It is reasonable to conjecture that many rulers were devout Christians, and that their sincere devotion to God influenced the method by which they ruled their regions.  That said, it is equally reasonable to assume that they were fallable, and not above taking advantage of the fact that their vassals looked to them for support, assurance, security, and financial support.

Monks and priests tended to be educated, and monks in particular, literate.  Because it is likely that most of the proclamations, treatises, and legal documents produced by a ruler were written by these members of the clergy, the language they used to express the rulers’ proclaimed dominion over the Church was couched in language derived from biblical terminology, and so whether or not intentional, implied that the ruler possessed some of the same characteristics of the clergy themselves. 

In addition, the fact that these clergy were in the position to write these documents must have created a dissonance that could only be resolved by suggesting complicity between the Church and the ruler, in establishing the bounds of the ruler’s authority.  This is perhaps the reason why the document introductory statements include references to popes, bishops, and other significant member of the Church.  There is much emphasis on references to participation of Church authorities in events such as coronations, which has the effect of bolstering the appearance of such complicity.

As for members of the clergy who recorded events independently, their motivations are equally interesting.  Again, there is a great amount of writing focussing on Church authories interacting with rulers.  However, with greater independence the writing is more detached and less flowery; fewer statements of compliment, and more communication of events instead of image.  However, by and large the natural language of the clergy coupled with an understandable tendency to view high rulers as bigger than life lends the narratives a storylike quality.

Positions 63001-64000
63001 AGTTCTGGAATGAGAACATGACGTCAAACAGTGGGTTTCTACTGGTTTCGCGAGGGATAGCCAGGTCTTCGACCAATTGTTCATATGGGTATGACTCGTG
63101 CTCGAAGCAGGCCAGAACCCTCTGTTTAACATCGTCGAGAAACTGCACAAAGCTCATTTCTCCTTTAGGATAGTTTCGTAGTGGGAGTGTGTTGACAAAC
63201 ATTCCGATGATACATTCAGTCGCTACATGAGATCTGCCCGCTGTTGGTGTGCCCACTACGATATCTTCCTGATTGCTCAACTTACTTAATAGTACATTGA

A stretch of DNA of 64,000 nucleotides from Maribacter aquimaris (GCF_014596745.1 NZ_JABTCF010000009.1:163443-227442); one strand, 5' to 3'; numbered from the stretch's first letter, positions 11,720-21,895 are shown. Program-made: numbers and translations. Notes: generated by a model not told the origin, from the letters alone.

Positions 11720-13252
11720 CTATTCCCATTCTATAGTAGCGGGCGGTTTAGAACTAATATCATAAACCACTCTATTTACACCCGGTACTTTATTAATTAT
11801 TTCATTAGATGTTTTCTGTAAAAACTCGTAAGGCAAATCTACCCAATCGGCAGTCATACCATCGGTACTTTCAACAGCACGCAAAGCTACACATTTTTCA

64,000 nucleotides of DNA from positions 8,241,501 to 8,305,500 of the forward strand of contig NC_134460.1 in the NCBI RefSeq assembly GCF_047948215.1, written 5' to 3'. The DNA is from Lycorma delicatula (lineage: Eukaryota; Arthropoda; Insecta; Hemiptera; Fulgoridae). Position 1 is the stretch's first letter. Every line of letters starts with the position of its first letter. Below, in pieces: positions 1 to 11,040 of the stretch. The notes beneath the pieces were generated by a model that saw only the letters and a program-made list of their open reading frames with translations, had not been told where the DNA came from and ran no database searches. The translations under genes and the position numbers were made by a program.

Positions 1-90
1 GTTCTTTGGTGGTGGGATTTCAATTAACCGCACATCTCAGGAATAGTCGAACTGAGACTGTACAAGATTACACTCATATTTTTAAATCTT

Significant components to creation of the Medieval State

High rulers during the Middle Ages had a significant challenge in establishing authority given the feudal system.  Loyalties were spread thin amongst numerous vassals, constant wars threatened, and the Church was a growing power attempting to establish dominion over all of Europe. 

The most important action taken by high rulers to combat these challenges was to document their authority in written form.  Because education was not generally available to either commoners or nobles, the written word had great impact.  The writings with which most people were familiar were religious in nature and, as a consequence, significant and respected.  Rulers such as the kings and princes in the Middle Ages were wise to take advantage of this awe, and concurrently legitimize their power through documents.

In causing these documents to be produced, rulers also attempted to establish themselves as powers equal to that of the Church.  Though this was not met with complete success, the challenge to the Church was clear and it can be argued that this introduced some checks and balances against complete domination by the Church.   With considerable desire to influence the political scene, the Church was forced to confront a single set of leaders, rather than a disparate, infighting, and nearly impotent group of nobles. 

Finally, rulers built castles which served not only for national defense but a symbol of power.  By distributing these castles throughout the land, the idea of the high ruler was ever-present, even in his actual absence.  These served as deterrents against civil disturbances as well.